The peace council has mapped out a detailed plan for peace. They have also explained the reasons that undermined the peace process over the past 14 years," council spokesman Sayed Eshaq Gilani said.

The council is determined to act in harmony over the upcoming elections, because past experiences show that one-sided actions do not work," Gilani said.

More Background:
The High Council of Jihadi and National Parties was established on 29 August 2015 and consists of Jihadi figures such as former chairman of the Senate and leader of the Jebh-eye Nejat-e Melli Sebghatullah Mojadeddi, former vice-president and leader of Hezb-e Wahdat-e Islami Mohammad Karim Khalili, former vice president and special representative of the president for reform and good governance Ahmad Zia Massud, leader of Mahaz-e Melli Pir Sayed Ahmed Gailani, head of Hezb-e Harakat-e Islami Sayed Hussein Anwari, and senior member of Hezb-e Islami Qutbuddin Hilal. In fact, it is comprised of members that had put their weight behind President Ghani in the presidential elections.

More More Background:

The Council for Protection and Stability of Afghanistan (CPSA) is mostly made up of former cabinet members in the Karzai government and supporters of Dr Abdullah’s bid to be elected as president.  Like Mujaddedi, Sayyaf at the inauguration of the CPSA said they had been driven to form the council by the current situation of the country. He demanded that a Constitutional Loya Jirga be convened, the electoral law reformed, parliamentary and district council elections held as scheduled, and reforms in the security and economic sectors made.

Sayyaf and Jamiat-e Islami stalwart, Yunus Qanuni, former vice-president and fellow member of the CPSA, stressed the need to implement the political agreement of the NUG in full, without spelling out how they would respond if this did not happen. Instead, Qanuni elaborated the council’s plans for the coming four years: active participation in the upcoming parliamentary and district council elections and the introduction of a candidate for the presidential elections of 2019.

Although the demands are more concrete, as with Mujaddedi’s CJNP, there seems to be little threat of a true opposition to the government here either. Many members of CPSA hold government positions, have close relations to the government or have factional comrades that do so. CPSA member Abdul Hadi Arghanidwal, for example, is leader of Hezb-e Islami Afghanistan; his deputy, Khan Muhammad, is first deputy to chief executive Dr Abdullah.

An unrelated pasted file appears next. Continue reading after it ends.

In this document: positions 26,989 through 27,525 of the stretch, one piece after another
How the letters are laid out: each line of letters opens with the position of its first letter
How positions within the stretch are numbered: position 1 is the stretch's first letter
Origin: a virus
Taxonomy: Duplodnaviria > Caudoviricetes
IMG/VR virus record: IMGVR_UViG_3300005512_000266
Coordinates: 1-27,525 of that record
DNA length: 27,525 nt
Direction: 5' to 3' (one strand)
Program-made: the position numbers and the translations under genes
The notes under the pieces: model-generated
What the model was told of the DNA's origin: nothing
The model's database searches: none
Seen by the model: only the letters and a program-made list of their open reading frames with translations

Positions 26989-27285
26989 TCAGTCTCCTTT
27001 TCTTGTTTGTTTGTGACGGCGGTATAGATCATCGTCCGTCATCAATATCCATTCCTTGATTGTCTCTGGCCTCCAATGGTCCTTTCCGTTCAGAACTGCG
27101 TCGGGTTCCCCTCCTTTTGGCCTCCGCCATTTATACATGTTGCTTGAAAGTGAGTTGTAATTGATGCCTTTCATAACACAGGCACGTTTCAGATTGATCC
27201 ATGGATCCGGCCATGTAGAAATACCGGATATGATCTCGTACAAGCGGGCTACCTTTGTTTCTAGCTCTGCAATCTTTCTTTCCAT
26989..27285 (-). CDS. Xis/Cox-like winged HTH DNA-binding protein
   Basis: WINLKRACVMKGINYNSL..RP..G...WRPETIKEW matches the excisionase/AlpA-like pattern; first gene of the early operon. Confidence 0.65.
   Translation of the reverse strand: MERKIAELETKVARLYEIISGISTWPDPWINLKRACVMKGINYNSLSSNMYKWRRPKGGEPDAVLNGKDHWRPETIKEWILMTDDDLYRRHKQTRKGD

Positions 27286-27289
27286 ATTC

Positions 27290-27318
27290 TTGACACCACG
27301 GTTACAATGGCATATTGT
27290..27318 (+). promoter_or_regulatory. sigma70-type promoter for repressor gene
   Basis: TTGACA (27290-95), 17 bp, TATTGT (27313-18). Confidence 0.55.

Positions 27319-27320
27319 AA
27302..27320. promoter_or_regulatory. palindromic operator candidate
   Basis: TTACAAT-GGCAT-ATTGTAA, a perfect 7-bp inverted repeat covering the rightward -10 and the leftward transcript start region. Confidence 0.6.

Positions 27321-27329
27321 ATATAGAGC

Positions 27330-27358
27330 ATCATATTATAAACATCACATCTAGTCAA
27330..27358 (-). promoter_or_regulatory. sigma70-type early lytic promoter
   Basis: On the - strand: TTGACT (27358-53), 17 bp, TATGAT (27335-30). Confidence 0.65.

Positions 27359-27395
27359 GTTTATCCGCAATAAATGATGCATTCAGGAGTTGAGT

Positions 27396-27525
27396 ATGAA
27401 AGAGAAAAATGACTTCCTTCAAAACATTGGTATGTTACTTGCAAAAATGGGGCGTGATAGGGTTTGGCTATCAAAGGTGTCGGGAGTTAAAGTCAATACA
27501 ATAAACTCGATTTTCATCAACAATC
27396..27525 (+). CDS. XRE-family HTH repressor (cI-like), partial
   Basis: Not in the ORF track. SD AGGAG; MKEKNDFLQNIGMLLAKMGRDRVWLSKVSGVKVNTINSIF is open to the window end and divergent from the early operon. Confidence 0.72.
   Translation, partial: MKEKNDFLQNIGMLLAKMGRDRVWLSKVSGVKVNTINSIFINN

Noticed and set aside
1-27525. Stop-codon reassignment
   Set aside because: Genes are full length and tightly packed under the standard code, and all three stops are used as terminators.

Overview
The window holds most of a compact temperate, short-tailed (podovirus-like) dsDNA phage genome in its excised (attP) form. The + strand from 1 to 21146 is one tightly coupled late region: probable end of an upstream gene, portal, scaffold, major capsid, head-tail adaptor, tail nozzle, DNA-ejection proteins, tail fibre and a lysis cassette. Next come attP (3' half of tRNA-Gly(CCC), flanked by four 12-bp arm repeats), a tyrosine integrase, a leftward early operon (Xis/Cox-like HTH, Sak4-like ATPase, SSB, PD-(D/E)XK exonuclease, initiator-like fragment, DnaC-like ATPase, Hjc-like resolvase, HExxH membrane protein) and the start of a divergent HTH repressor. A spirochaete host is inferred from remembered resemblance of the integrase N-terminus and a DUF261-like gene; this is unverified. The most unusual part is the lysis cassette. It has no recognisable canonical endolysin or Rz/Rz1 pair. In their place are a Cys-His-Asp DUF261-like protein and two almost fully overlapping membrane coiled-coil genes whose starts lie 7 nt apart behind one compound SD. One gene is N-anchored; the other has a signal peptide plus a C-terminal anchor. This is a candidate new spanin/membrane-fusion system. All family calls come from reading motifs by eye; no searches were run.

Other prominent members of CPSA include many former ministers: Muhammad Umer Daudzai and Bismillah Khan Muhammadi (both interior), Abdul Rahim Wardak (defence), Zalmai Rasul (foreign affairs), Wahid Shahrani (mines), Ismael Khan (energy and water) Sadiq Mudaber (former director of the office of administrative affairs) and Abdul Rauf Ibrahimi and Fazl Hadi Muslimyar, speakers of, respectively, the lower and upper houses of the parliament. Most of these men were part of the Karzai government and were backers of Abdullah in the 2014 elections; they can be expected to support at least the chief executive’s wing of the NUG.

The close affiliation with Abdullah of many of its members might, in part, explain why the council took such a mild position during the recent public rift between Abdullah and Ghani in 11 August 2016. Abdullah publicly criticised the president’s unilateralism in appointments as well as his disinclination to meet Abdullah one-on-one to discuss “fundamental issues.” President Ghani hit back, implicitly accusing the rival camp of blocking government reforms. While this provided opposition groups with an opportunity to weigh in and challenge the NUG as a whole, Sayyaf’s council spokesman Massud Tarashtwal only said, “We believe Afghanistan is greater and more important than both the president and the chief executive (…) [we want the government] not to keep the nation in frustration anymore.” The comment seemed to signal that the CPSA did not want to put the NUG under even more pressure by subjecting it to targeted criticism.(20161025)

 

Last Modified 2016-11-22
Established 2015-12-18